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Marathon Restarts Refinery Shut Down by Fire

Marathon Petroleum this week restarted a rebuilt reformer at its Galveston Bay refinery, which was shut down by a fire that killed one employee and damaged much of the refinery in May.

The restarted reformer has a capacity of 75,000 barrels daily and the Galveston Bay facility itself can process close to 600,000 barrels of crude daily. The refinery can process a wide variety of crude oils into gasoline, distillates, natural gas liquids and petrochemicals, heavy fuel oil, and propane.

It is the fourth-largest refinery in the United States.

It seems the refinery has been having more than its fair share of bad luck because, in September this year, Marathon Petroleum shut down its gasoline-making unit due to another fire breaking out in it. The unit has a capacity of 140,000 barrels daily.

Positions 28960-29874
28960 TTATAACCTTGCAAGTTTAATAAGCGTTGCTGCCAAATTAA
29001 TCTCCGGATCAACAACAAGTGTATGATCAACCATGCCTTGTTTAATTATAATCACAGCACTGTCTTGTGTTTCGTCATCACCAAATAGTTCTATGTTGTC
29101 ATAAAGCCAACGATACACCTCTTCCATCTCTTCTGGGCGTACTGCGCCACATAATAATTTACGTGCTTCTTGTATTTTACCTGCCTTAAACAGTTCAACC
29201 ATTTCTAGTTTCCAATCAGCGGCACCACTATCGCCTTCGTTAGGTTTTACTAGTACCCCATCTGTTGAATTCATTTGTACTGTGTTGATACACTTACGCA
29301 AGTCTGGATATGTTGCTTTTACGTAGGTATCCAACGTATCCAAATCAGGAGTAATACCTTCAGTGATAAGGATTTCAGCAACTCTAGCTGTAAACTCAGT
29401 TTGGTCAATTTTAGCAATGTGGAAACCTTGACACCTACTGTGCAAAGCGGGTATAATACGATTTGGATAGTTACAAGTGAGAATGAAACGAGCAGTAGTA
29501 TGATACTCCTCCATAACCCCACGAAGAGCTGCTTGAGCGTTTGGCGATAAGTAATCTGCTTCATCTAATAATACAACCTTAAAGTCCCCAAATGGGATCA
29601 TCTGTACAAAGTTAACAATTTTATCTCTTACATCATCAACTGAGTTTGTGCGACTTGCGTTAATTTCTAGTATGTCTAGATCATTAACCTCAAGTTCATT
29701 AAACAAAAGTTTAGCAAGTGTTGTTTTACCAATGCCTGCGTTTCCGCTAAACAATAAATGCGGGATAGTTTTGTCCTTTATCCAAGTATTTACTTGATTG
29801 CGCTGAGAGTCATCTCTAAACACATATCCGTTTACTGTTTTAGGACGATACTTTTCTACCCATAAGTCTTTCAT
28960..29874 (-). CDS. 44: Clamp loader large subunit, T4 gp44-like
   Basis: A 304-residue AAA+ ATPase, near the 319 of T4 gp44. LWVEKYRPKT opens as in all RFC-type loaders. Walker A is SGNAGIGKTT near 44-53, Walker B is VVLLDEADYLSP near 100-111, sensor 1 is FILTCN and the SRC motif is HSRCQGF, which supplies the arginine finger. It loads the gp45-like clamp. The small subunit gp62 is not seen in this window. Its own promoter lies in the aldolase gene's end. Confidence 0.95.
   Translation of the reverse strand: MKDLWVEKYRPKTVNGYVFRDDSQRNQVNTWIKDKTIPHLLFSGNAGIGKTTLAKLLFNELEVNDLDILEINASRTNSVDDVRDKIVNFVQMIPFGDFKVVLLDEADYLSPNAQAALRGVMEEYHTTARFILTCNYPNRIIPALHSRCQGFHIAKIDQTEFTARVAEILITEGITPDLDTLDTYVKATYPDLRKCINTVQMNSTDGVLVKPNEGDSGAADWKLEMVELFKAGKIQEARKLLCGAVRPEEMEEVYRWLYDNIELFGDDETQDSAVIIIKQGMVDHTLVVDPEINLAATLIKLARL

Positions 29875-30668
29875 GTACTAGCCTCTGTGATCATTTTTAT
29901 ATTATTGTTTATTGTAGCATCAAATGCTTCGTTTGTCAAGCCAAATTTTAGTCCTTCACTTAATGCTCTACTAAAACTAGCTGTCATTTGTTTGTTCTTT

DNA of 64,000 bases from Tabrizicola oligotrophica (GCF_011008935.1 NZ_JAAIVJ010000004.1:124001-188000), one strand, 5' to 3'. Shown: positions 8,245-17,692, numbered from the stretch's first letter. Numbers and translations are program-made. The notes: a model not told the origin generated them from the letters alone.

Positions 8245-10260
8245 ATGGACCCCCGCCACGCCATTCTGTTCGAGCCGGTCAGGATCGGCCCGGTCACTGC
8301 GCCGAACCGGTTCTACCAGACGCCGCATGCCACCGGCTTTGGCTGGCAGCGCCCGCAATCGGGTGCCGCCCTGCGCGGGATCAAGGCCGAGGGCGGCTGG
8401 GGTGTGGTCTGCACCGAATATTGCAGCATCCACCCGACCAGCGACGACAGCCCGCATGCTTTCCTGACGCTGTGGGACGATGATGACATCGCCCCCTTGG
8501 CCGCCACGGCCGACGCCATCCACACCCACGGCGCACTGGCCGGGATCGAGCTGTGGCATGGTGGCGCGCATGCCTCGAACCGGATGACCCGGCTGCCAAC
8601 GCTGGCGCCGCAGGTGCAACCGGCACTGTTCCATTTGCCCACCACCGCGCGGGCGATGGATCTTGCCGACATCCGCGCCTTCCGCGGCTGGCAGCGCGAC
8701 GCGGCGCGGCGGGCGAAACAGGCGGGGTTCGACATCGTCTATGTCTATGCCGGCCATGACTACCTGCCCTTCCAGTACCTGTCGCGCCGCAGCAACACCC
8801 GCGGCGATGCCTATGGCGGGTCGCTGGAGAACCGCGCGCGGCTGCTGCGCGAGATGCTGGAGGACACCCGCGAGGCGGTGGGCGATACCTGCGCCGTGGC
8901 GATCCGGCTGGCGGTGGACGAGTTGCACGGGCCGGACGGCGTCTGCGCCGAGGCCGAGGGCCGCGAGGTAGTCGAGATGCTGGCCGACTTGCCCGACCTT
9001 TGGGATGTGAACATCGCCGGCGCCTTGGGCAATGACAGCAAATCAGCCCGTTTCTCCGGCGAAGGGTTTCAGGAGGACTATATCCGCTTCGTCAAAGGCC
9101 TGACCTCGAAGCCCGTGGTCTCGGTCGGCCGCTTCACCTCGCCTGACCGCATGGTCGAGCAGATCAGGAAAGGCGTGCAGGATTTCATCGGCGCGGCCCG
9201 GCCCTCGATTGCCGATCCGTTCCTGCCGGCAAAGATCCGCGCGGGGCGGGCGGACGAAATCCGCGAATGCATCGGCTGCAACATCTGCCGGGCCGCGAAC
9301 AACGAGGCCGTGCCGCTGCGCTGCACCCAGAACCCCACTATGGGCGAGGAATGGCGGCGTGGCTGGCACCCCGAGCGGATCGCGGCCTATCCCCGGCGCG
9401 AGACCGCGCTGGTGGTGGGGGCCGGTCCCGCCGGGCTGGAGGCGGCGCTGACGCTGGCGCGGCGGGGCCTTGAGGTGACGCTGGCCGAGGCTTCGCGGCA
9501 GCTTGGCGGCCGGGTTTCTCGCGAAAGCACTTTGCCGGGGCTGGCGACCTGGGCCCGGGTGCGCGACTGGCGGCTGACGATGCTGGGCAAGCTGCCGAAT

Refiners in the United States faced an uphill battle last year to respond to demand for fuels after the end of the pandemic lockdowns, as capacity shrunk while demand increased, albeit modestly.

ExxonMobil, Valero, and Marathon Petroleum are currently working on the expansion at three large refineries, which will bring a combined 350,000 barrels per day of additional crude distillation capacity to the United States.

The refineries that will see their capacity expanded are Exxon's refinery in Beaumont, Valero's Port Arthur refinery, and Marathon Petroleum's Galveston Bay facility, all in Texas.

However, some 1 million bpd of refinery capacity in America has been shut permanently since the start of the pandemic, as refiners have opted to either close losing facilities or convert some of them into biofuel production sites.

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Operable refinery capacity was at just over 18 million bpd in 2021, the lowest since 2015, per EIA data from 2022. At the start of 2023, it was 18.1 million barrels daily, up by 0.6% from the start of 2022, the EIA said.

By Charles Kennedy for Oilprice.com

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